Social Media Screening of College Football Prospects Part of Scouting Process for NFL Draft


Written By ESR News Blog Editor Thomas Ahearn

Worldwide leader in sports ESPN has communicated with four National Football League (NFL) teams “to examine how they study social media” and found all four confirmed that social media screening is part of their scouting process leading up to the 82nd NFL Draft taking place from Thursday, April 27, 2017, to Saturday, April 29, 2017 in Philadelphia, Pennsylvania, according to the article ‘Social scouting: How NFL teams track prospects online’ posted on the website.

The article written by ESPN Staff Writer James Walker begins: The influence of social media during the NFL draft reached an all-time high this time last year. Laremy Tunsil landed in the center of controversy after his Twitter account was hacked moments before the draft and someone posted a video of Tunsil smoking a substance from a bong while wearing a gas mask. It dominated the first night of draft conversation and contributed to Tunsil’s fall from a projected top-five pick to the Miami Dolphins at No. 13 overall.

The ESPN article provides an inside look at how NFL teams monitor the social media accounts of college football prospects to evaluate players and how made social media screening has become part of the evaluation process leading up to the NFL Draft. Each of the social media screening methods used by the four teams that ESPN’s Walker communicated with reveal that “there is no uniform method of handling this challenge in scouting.” The social media screening methods of the four anonymous NFL teams are described by Walker in the following way:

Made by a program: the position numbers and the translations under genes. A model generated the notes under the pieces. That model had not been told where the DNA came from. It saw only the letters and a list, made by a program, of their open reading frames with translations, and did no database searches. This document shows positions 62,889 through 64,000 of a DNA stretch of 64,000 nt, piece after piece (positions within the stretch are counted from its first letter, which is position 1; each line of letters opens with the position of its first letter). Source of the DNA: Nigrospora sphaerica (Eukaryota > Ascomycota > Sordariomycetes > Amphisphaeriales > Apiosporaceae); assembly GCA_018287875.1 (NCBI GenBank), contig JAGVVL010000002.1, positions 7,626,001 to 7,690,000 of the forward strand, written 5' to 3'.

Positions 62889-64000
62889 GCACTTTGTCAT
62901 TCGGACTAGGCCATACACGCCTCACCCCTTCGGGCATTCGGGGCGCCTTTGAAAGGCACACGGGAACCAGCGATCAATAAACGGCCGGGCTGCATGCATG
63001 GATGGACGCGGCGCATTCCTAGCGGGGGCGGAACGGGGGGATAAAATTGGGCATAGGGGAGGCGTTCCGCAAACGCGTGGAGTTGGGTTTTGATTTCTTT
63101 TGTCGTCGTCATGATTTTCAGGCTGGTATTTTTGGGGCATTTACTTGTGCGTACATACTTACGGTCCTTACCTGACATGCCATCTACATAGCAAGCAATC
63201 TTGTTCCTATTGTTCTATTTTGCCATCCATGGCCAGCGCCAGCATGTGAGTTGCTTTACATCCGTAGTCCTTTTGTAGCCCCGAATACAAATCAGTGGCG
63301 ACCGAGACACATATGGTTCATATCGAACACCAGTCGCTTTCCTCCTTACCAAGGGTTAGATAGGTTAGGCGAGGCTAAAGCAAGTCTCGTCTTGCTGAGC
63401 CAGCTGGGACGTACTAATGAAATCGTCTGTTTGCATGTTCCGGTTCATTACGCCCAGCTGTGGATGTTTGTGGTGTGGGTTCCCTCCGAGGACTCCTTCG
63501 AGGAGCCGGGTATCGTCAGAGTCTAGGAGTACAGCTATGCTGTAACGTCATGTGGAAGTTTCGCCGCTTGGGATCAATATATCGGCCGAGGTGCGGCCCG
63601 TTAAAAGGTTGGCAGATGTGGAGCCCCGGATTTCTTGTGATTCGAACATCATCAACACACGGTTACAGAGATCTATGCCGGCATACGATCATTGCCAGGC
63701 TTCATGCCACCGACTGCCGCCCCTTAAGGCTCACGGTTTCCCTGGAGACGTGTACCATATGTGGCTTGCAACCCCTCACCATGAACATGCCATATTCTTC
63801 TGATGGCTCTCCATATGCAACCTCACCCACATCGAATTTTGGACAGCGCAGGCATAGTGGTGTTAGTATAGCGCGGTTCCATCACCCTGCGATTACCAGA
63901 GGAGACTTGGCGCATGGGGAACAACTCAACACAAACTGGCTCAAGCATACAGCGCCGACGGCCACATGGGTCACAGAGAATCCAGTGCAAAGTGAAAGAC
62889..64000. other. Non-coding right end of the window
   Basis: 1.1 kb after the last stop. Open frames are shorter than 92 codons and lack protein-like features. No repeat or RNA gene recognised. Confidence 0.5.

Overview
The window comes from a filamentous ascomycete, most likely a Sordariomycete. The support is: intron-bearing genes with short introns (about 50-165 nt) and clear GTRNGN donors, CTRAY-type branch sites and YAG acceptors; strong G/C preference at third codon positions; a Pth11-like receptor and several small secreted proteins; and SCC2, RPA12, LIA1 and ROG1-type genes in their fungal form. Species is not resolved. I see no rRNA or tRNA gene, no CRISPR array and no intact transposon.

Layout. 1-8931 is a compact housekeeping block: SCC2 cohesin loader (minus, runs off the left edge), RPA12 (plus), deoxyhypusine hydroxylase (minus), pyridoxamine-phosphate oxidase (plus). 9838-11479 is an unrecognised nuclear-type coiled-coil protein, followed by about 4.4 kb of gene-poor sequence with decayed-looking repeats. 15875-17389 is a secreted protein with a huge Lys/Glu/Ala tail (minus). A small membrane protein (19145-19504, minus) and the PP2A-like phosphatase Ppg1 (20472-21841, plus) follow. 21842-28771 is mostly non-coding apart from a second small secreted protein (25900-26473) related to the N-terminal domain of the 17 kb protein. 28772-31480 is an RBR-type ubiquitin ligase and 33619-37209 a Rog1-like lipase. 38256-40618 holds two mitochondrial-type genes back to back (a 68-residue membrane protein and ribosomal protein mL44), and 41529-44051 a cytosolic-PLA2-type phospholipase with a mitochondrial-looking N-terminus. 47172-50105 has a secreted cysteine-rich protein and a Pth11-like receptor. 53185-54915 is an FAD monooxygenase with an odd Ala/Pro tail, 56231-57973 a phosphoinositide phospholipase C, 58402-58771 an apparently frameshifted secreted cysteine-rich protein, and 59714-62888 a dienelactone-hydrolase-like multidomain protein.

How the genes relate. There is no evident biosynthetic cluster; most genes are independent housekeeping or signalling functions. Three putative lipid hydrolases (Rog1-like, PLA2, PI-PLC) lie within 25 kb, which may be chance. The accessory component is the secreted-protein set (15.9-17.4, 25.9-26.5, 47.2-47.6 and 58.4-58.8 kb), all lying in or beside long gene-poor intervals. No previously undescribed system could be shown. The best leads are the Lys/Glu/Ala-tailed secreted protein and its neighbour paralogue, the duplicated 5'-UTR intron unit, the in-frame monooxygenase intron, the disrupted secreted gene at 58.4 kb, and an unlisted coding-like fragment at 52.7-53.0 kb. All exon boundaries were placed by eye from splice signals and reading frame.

• The first team, which won multiple Super Bowls, uses software-driven technology that can pull up anything a prospect ever posted on social media, regardless of whether messages and/or images were deleted. This was the most comprehensive and in-depth method of the four teams.
  • The second team, which resides in the AFC, assigns area scouts to begin studying draft-worthy prospects’ social media during their junior year of college. Once that player leaves at the end of their junior or senior season, that team feels it has a good handle on prospects’ social media accounts.
  • The third team, which made the playoffs last season, assigns roles to lower-level members of the front office to research players’ social media accounts. If something alarming is found, those staffers alert high-ranking officials in the front office during the pre-draft process and before a decision is made.
  • The fourth team, which missed the playoffs last season, told ESPN, social media is now packaged as part of its background check for prospects.

With Adweek estimating 2.3 billion registered users on Facebook, Instagram, and Twitter combined in 2016, social media is all but impossible to ignore. The ESPN article states that “multiple agents told ESPN that they believe all 32 teams examine social media of its players in some capacity” and that “multiple league insiders told ESPN the process of tracking social media will only improve.” The complete article is available on the ESPN website at

As reported by ESR News in February 2016, all players planning to enter the 2016 NFL Draft had to undergo a criminal record background check that could bar them from attending the draft if convictions for domestic violence, sexual assault, or weapons charges were revealed. According to an report, an internal league memo sent to all 32 NFL teams stated that a player would not be permitted to attend “any league-related event” if a background check revealed a felony or misdemeanor conviction, or if a player refuses to submit to a background check.

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